Before that I was living in NYC, working as an attorney at a firm, and running Manhattan DBMA (2003-2006).  While a law student, and intern at the San Diego DA's Office, I attended Guro Crafty's DBMA classes at Inosanto Academy in Marina Del Ray in 2001.  I was also a student of Raw Dog's in NYC during this time (1999-2004), and taught DBMA classes at his school, Progressive Martial Arts Academy, after my certification by Guro Crafty as an Apprenctice Instructor in 2002.

As for Tibet, here is what I was really doing over there:

igertrekking.webs.com
blackpotterycoffee.webs.com

Take a look when you have a chance.

We are back in Connecticut now, and eager to start up DBMA training here again.  So anyone in the area, please get in touch.

I look forward to many fine discussions here!

Woof,
Russ
« Last Edit: July 18, 2012, 11:02:26 AM by Russ » Logged

C-Bad Dog, Lakan Guro DBMA
http://dbma-connecticut.webs.com/
JDN
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« Reply #161 on: July 18, 2012, 09:19:12 AM »

Welcome Russ!

I'm looking forward to reading about what you were doing in Tibet, but your links don't seems to work....

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Russ
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« Reply #162 on: July 18, 2012, 11:51:14 AM »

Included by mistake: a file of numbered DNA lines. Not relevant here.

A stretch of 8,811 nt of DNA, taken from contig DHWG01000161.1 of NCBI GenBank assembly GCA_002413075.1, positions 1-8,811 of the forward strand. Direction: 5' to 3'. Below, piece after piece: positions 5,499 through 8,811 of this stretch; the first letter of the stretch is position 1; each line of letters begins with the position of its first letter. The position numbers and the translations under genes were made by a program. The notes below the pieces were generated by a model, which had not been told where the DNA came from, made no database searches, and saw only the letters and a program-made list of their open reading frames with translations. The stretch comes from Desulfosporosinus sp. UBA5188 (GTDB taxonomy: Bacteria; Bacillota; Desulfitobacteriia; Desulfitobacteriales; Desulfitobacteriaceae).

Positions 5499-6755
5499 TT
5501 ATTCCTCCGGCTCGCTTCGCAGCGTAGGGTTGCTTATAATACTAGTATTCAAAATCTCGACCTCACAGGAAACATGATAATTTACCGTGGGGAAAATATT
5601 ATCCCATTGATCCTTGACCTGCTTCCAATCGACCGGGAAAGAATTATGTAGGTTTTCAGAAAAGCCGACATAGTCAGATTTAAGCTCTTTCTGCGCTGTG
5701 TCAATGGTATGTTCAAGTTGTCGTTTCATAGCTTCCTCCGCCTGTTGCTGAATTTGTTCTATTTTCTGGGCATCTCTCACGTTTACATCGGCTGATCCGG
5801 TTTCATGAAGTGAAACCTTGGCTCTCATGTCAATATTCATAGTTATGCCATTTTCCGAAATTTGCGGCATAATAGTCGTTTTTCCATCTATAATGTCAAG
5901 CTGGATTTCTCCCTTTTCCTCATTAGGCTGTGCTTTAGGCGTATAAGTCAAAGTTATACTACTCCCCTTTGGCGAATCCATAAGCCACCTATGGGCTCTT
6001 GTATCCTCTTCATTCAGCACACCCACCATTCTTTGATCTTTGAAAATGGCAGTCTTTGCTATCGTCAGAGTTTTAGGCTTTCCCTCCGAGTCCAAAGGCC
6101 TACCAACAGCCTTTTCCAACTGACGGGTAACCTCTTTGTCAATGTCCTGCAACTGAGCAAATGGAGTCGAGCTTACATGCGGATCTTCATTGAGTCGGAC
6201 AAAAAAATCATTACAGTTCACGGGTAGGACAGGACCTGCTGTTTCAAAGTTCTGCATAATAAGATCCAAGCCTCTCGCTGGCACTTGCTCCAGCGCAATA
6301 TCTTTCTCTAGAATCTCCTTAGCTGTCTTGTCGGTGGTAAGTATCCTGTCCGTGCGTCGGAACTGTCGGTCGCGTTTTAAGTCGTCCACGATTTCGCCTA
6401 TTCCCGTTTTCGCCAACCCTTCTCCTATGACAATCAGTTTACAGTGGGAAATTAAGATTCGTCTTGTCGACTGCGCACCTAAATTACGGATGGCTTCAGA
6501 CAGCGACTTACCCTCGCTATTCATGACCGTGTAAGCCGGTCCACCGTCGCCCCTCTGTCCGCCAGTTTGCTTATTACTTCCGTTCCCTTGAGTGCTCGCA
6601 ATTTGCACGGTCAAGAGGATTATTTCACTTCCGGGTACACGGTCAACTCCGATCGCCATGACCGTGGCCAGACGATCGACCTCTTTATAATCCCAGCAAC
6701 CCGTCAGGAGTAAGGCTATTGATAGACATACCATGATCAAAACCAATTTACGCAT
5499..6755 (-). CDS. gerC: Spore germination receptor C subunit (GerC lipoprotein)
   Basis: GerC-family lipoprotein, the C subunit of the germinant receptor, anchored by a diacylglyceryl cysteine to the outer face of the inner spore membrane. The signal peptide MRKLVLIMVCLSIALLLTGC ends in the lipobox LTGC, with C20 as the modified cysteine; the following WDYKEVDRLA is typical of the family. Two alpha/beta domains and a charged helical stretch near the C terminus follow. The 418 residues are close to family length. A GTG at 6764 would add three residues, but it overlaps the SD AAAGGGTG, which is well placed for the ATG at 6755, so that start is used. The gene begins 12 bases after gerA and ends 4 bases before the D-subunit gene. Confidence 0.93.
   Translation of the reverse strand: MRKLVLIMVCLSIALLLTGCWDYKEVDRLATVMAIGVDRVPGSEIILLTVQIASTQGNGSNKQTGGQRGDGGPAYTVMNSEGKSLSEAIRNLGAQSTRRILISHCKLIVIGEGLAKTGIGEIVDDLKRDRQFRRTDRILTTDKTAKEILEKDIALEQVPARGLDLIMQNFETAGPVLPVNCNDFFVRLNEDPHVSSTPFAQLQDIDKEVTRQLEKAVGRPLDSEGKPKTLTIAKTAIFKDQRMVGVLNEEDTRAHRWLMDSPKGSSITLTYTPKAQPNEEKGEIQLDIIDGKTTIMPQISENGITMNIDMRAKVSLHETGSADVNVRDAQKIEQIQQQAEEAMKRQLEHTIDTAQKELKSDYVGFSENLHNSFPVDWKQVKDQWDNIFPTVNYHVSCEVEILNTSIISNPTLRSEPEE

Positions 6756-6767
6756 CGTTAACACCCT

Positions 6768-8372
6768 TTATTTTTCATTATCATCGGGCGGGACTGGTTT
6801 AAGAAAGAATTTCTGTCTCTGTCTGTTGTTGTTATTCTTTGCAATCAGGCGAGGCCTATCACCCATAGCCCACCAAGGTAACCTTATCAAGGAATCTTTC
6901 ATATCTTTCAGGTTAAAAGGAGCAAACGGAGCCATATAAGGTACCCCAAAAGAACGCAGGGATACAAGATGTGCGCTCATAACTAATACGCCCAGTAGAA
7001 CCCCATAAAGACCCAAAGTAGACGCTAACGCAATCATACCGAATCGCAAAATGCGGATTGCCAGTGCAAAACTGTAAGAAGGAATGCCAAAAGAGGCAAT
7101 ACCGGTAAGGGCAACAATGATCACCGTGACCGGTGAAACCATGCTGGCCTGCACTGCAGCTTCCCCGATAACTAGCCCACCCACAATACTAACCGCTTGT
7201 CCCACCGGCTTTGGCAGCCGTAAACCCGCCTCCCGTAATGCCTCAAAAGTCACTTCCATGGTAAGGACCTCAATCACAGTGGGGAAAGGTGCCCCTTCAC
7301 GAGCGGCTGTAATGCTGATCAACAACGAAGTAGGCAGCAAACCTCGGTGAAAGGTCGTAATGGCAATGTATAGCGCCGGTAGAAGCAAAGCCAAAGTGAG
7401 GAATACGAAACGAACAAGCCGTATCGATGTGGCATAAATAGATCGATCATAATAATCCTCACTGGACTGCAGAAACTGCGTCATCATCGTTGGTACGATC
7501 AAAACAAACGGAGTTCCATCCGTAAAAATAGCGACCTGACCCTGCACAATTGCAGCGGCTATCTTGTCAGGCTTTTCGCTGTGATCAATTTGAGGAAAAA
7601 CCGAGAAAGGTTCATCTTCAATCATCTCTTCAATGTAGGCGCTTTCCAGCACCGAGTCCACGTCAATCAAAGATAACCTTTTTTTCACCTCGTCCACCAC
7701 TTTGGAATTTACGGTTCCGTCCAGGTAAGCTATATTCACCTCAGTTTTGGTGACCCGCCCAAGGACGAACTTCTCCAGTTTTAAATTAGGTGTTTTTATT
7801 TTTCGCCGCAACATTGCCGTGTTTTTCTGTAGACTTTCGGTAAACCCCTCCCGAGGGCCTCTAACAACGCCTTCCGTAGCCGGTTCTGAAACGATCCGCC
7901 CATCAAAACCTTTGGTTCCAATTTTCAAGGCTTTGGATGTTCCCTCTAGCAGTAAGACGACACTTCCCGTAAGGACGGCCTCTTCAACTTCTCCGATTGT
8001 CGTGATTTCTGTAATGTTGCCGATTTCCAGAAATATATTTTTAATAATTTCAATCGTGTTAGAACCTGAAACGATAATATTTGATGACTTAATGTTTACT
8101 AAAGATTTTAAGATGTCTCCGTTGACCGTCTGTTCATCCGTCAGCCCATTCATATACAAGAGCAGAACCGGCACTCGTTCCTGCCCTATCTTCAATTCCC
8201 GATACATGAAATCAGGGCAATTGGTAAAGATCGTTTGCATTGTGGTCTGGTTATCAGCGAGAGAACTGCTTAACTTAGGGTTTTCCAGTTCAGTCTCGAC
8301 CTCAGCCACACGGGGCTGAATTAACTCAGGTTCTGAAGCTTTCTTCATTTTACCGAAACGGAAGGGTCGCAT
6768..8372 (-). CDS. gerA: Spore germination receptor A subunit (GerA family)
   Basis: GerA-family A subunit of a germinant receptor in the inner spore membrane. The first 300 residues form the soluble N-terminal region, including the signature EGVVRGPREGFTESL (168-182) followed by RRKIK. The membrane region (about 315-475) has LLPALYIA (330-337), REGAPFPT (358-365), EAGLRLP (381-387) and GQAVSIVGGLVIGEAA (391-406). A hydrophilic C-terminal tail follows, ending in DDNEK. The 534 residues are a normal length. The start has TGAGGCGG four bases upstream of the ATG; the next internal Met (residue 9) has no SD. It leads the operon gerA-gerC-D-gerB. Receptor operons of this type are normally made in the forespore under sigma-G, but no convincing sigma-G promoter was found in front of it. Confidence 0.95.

The links seem to work now.

Here they are again just in case:

http://igertrekking.webs.com/

http://blackpotterycoffee.webs.com/

Before China, I also lived in Japan (96-99') and Vietnam (95'/00').  Good times, and some interesting martial arts training there as well.  Somehow I got coaxed into being the assistant coach of a high school Judo team.  We had one real hot shot who could throw anyone, or pin them mercilessly to the mats.  The training I had there stands up well in BJJ training much to many people's surprise (not to mention in real fighting).  In Vietnam, we just learned "boobytraps."   afro

Woof,
Russ
« Last Edit: July 18, 2012, 12:05:09 PM by Russ » Logged

C-Bad Dog, Lakan Guro DBMA
http://dbma-connecticut.webs.com/
JDN
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« Reply #163 on: July 18, 2012, 12:42:43 PM »

The new links do work; thank you.
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Crafty_Dog
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« Reply #164 on: August 16, 2012, 09:19:48 AM »

Arrived in Bern a few days ago.  Internet access situation not good, but should be able to make a few brief posts occasionally.
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Crafty_Dog
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« Reply #165 on: August 28, 2012, 09:51:18 PM »

My computer is out of order until Thursday.
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Crafty_Dog
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« Reply #166 on: September 16, 2012, 10:21:46 AM »